I forgot to post this on Saturday (when it happened), but LOOK! We met Vic Mignogna!! Best part of Salt Lake Comic Con by far!
Today, I met one of my idols. This man inspired me to become an actress and made me want to make people laugh and smile. He made my middle school years bearable with how he made me laugh and cry all in the same hour by just using his voice. I love this man so much. Thank you for existing.
Sorry I look really fat in this picture.
Guys I got to meet vic mignogna yesterday and it was so amazing!! I was wearing my edward elric cosplay and he told me so many times how great it looked, he was just so darn nice!! And he signed an FMA wall scroll for me!!
Fullmetal alchemist was the first anime I ever watched and I completely fell in love with the story and the characters. Especially Ed. And while normally I’m a subbed anime kinda gal, the dub for FMA and FMAB will always be super sentimental and cherished! So I’m really just grateful that I was able to meet the man who contributed to something so important to me.
For awhile, Brittany had been recommending this series to me fervently. My initial assumptions of it based on her descriptions were:
- Anime - probably ridiculous
- Uninspired - probably similar to stereotypical over-romanticism in substitute for proper character development
- High School - inane, insignificant plot consistency
Having finished the series yesterday, I can confidently say that two of these three assumptions were false. And the first assumption, after reflection, I am overjoyed of its pervasiveness in each episode.
Perhaps it’s due to the fact that some of my friends had been talking about the series for awhile that I feel I should have seen this years ago.
Ouran High School Host Club revolves around first year student Haruhi Fujioka’s enrollment in the prestigious Ouran Academy. Upon her arrival, she comes into a collision course with the Host Club, an eccentric group of “boys with too much time on their hands” that take advantage of their charm, charisma, and physique to entertain “young ladies who also have too much time on their hands”. Haruhi enters prolific “Music Room 3” where the Host Club meets and accidentally topples a vase worth far more than her family can pay to replace. In order to repay her misdeed, she joins the Host Club in service.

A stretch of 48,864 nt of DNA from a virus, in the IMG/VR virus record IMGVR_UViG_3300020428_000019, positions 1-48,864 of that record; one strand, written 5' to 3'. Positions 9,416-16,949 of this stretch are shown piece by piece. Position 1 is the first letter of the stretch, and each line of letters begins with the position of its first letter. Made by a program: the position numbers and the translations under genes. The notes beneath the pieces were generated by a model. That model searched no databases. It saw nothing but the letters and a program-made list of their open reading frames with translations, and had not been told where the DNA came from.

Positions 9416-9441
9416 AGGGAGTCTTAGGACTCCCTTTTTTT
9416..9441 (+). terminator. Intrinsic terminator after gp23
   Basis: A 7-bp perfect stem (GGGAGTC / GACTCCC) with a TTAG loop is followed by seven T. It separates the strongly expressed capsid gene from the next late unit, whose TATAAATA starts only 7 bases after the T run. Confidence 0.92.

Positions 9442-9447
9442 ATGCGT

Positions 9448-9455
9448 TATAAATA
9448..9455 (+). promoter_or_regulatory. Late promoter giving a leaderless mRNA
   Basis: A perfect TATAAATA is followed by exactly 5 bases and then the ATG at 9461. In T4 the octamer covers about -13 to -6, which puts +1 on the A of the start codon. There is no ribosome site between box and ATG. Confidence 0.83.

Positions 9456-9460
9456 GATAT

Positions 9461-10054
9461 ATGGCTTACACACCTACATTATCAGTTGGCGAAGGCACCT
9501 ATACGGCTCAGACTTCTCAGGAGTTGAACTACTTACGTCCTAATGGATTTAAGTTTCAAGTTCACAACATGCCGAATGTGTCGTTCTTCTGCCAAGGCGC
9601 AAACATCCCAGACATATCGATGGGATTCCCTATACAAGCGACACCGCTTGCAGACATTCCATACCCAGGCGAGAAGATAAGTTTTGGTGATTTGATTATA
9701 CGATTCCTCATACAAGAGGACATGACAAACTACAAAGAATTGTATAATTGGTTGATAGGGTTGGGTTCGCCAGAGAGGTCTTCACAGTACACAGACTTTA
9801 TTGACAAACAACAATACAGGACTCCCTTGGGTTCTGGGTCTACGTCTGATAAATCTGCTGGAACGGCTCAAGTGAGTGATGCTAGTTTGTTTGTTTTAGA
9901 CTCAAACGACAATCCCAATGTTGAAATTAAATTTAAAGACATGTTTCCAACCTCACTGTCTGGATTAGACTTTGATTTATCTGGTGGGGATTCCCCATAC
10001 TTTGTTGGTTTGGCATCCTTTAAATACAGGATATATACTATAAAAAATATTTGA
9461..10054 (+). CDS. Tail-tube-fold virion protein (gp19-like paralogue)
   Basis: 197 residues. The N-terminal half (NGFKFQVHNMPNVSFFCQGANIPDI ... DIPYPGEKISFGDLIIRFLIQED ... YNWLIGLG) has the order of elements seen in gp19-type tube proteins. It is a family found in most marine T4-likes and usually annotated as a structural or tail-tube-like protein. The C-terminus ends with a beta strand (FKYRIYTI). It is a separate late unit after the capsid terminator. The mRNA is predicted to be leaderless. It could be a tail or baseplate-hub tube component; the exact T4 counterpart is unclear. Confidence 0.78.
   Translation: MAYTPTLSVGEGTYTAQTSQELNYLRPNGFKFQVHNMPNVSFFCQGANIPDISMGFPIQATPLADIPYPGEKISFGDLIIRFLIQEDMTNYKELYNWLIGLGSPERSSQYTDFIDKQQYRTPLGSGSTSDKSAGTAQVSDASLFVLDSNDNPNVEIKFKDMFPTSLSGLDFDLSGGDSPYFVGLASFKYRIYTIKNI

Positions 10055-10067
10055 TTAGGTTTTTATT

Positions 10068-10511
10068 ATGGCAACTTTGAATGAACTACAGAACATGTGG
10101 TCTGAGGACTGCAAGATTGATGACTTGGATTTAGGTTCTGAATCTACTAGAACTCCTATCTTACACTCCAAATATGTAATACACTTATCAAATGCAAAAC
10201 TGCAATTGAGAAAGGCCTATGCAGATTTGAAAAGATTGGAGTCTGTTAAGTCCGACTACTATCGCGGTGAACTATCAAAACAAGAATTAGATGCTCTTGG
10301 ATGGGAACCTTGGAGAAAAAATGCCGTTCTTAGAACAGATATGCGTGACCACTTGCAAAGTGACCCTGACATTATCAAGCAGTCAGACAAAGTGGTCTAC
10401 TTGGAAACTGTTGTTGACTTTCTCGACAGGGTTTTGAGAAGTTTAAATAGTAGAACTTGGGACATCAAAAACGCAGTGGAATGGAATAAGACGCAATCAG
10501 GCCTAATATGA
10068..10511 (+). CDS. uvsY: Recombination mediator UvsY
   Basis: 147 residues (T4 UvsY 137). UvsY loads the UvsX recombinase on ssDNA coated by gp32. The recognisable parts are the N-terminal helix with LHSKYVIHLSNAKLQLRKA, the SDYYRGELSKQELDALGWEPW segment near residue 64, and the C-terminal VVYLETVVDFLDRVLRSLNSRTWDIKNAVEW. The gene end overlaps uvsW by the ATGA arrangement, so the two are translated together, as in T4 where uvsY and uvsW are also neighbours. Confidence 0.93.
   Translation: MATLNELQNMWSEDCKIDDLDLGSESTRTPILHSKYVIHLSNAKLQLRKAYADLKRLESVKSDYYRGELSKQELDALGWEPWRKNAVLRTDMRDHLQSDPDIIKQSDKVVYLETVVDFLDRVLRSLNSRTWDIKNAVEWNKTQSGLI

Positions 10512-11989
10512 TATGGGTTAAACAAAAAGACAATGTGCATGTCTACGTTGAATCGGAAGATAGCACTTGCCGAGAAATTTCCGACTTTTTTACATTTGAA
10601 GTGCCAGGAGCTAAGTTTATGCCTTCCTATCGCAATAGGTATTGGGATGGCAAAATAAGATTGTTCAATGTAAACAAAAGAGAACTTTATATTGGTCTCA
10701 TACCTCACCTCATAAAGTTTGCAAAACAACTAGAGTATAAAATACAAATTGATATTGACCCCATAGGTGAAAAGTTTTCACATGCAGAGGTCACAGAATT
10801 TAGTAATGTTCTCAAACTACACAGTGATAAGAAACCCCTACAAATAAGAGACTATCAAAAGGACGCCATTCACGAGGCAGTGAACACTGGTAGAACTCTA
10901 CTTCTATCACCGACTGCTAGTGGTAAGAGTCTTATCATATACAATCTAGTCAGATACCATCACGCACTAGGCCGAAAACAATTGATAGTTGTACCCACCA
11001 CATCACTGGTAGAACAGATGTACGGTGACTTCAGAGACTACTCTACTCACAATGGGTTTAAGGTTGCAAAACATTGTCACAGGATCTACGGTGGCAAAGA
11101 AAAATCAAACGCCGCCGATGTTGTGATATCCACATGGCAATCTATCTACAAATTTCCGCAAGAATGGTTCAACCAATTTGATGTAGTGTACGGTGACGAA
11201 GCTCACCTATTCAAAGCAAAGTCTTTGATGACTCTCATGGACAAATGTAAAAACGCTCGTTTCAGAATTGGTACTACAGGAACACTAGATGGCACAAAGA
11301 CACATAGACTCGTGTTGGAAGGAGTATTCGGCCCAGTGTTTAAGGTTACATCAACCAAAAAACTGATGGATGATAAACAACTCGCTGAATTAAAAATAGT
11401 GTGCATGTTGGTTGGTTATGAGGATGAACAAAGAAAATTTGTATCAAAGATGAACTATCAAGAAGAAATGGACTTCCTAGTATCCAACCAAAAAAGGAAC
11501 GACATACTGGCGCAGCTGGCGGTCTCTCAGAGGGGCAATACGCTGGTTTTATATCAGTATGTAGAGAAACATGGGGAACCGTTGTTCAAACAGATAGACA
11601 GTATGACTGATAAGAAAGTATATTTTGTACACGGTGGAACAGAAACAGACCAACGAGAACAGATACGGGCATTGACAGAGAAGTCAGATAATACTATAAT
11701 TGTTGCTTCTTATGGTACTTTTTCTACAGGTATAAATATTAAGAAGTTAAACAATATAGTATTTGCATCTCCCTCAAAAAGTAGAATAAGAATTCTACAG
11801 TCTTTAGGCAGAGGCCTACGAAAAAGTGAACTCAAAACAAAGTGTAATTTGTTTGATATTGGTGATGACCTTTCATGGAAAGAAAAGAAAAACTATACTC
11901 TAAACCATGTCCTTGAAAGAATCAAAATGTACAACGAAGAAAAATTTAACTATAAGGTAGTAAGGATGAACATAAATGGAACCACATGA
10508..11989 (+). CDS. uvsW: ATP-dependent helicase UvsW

The main conflict presented almost immediately is the Host Club’s inability to distinguish Haruhi as a female due to her short hair, semi-androgynous physique, and seamless conversational tone with the other members. This conflict continues through the series’ 26 episodes, becoming more or less prominent in certain ones more than others.
The other major conflict is the purpose, dynamic, and sustainability of the Host Club and its members. Tamaki Suoh, Kyoya Ootori, Hikaru and Kaoru Hitachiin, Mitskune “Honey” Haninozuka, and Takashi “Mori” Morinozuka comprise the original members of the Host Club and embody specific personality types that appeal to different “tastes”. All of the characters are explored with specific episodes pertaining to their insecurities that pushed them to joining the Host Club, as well as their ambitions that become pronounced upon joining the Host Club.
While it is easy to associate the Host Club with a juvenile manipulation of pre-adolescent whims, true romantic plot points take a back seat until the very end. I think this is a very important concept when analyzing this anime. The nature of the show depends on the viewer’s knowledge of common tropes that exist in shōjo anime. These tropes may include hyper-sexualization and characters developed centrally on romantic relationships. Both of these concepts are lambasted in Ouran stylistically and narratively. The hyperbolic amount of effort that goes into the constant costuming of the Host Club coupled with the hyperbolic reaction of the Host Club’s audience is a criticism on the demographic the show wishes to gain viewership from. However, it does not directly segregate or ostracize this demographic. The storytelling is perhaps one of the most compelling and convincing examples of granting accessibility to a critical lens for an already established viewership while also entertaining and integrating a new viewership willing to give the show a chance.